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Eilen v. Tappin''s Inc.

Decided: September 25, 1951.

YETTA EILEN, PLAINTIFF,
v.
TAPPIN'S, INC., A CORPORATION, AND FRANK GOODMAN, DEFENDANTS



On defendants' motion for summary judgment.

Francis, J.c.c. (temporarily assigned).

Francis

Plaintiff brought this action against defendant, Tappin's, Inc., seeking damages for breach by it of a contract under which she claims to have had lifetime employment. Defendant moved for summary judgment in its favor under Rule 3:56-3, which requires such judgment "if the pleadings, depositions, and admissions on file, together with the affidavits, if any, show palpably that there is no genuine issue as to any material fact challenged and that the moving party is entitled to a judgment or order as a matter of law."

Following the oral argument defendant's motion for summary judgment was granted. However, before the order was submitted for signature the matter seemed to require and was given some further consideration, and it is fair to say that the persuasive dissenting opinion of Justice Oliver in Lewis v. Minnesota Mutual Life Insurance Company , 240 Ia. 1249, 37 N.W. 2 d 316, 329 (Sup. Ct. Ia. 1949), was largely responsible for the view now expressed herein.

As defendants point out, there are many cases throughout the country (and perhaps they express the majority view) to the effect that:

"The general rule is that in the absence of additional express or implied stipulations as to duration, a contract for permanent employment, for life employment or for other terms purporting permanent employment, where the employee furnishes no consideration additional to the services incident to the employment, amounts to an indefinite general hiring terminable at the will of either party, and therefore, a discharge without cause does not constitute a breach of such contract justifying recovery of money damages therefor." (135 A.L.R. 654; 35 Am. Jur. 460, sec. 24.)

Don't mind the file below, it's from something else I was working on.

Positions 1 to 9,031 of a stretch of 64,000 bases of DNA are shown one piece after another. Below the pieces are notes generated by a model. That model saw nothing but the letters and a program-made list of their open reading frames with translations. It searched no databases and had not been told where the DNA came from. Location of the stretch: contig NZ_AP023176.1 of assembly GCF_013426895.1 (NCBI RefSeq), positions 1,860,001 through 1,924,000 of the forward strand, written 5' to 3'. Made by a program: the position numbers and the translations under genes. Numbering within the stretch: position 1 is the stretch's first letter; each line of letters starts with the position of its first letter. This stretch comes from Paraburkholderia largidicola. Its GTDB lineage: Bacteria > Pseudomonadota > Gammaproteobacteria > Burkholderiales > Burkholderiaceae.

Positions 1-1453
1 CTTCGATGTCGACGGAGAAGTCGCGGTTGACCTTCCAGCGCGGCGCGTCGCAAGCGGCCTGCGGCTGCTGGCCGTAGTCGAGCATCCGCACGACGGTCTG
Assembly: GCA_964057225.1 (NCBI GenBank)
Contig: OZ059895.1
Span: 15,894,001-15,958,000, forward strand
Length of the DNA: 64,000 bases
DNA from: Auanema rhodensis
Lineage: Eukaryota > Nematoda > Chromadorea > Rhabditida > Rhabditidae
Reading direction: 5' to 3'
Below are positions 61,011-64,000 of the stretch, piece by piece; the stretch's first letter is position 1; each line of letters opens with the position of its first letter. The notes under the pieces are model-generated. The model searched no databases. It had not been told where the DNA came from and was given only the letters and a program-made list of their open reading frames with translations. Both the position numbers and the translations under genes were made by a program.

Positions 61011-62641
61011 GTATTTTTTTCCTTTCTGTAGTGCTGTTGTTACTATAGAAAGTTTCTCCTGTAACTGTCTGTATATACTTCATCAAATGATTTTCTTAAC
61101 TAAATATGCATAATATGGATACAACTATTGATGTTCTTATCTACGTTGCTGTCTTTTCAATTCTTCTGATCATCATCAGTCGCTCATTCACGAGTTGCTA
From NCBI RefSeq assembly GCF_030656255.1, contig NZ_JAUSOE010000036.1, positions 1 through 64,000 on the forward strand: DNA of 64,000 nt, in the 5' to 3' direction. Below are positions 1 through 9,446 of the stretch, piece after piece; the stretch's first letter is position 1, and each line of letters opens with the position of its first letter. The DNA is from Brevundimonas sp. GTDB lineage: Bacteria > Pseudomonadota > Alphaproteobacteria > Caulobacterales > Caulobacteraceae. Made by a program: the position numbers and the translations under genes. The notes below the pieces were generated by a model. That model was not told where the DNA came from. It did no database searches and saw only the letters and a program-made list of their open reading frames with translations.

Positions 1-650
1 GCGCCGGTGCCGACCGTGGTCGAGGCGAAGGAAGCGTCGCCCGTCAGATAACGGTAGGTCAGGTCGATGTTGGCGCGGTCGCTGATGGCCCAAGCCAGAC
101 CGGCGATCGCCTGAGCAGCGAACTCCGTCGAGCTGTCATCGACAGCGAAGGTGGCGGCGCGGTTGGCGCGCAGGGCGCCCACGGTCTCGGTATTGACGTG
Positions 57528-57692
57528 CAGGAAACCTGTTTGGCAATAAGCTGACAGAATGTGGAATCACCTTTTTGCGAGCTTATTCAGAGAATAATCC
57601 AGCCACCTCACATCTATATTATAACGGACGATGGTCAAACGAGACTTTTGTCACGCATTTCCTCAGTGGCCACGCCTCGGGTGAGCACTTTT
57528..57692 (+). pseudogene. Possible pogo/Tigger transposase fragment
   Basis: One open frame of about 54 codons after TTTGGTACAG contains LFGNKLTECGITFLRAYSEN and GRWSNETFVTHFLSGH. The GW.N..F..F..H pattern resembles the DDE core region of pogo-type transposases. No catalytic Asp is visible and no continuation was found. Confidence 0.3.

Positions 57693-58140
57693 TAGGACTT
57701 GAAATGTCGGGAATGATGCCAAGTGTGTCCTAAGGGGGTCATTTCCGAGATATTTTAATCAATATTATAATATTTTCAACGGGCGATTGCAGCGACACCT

And:

"* * * Where the employee has given consideration additional to the services incident to the employment, or, as it is sometimes stated, where the employee purchases the employment, in the absence

of a statute, other terms in the contract, or circumstances to the contrary, a contract for permanent employment, for life employment, or for other terms purporting permanent employment, is valid and enforceable and not against public policy, and continues to operate as long as the employer remains in the business and has work for the employee, and the employee is able and willing to do his work satisfactorily and does not give good cause for his discharge, a discharge without cause constituting a breach of such a contract entitling the employee to recover damages therefor." (135 A.L.R. 654., Anno. Contract for Permanent Employment.)

The rule which speaks of "additional consideration," beyond the mere agreement on the part of the employee to render service, as a requisite to support a contract of life employment, is merely a device created by the courts to test whether or not the parties specifically and definitely intended to make such a contract. Assuming the legality of the subject matter, there is no reason why two understanding persons, bargaining at arms' length, cannot make an agreement contemplating lifetime employment so long as they clearly and unequivocally state their intention to do so. As Associate Justice Miller said in Littell v. Evening Star Newspaper Co. , 73 App. D.C. 409, 120 F.2d 36, 37 (U.S.C.A.D.C. 1941):

"Some of the courts have reasoned from these cases that, to prove a contract of permanent employment, two considerations must be shown; that is, a consideration in addition to the services to be performed; and that in the absence of two considerations there can be no such contract. This misconception results from mistaking the form for the substance. If it is their purpose, the parties may enter into a contract for permanent employment -- not terminable except pursuant to its express terms -- by stating clearly their intention to do so, even though no other consideration than services to be performed is expected by the employer or promised by the employee. The meaning of the cases previously referred to is that where no such intent is clearly expressed and absent evidence which shows other consideration than a promise to render services, the assumption will be that -- even though they speak in terms of 'permanent' employment -- the parties have in mind merely the ordinary business contract for a continuing employment, terminable at the will of either party."

Basically what the courts are saying when they declare that some additional consideration, ...


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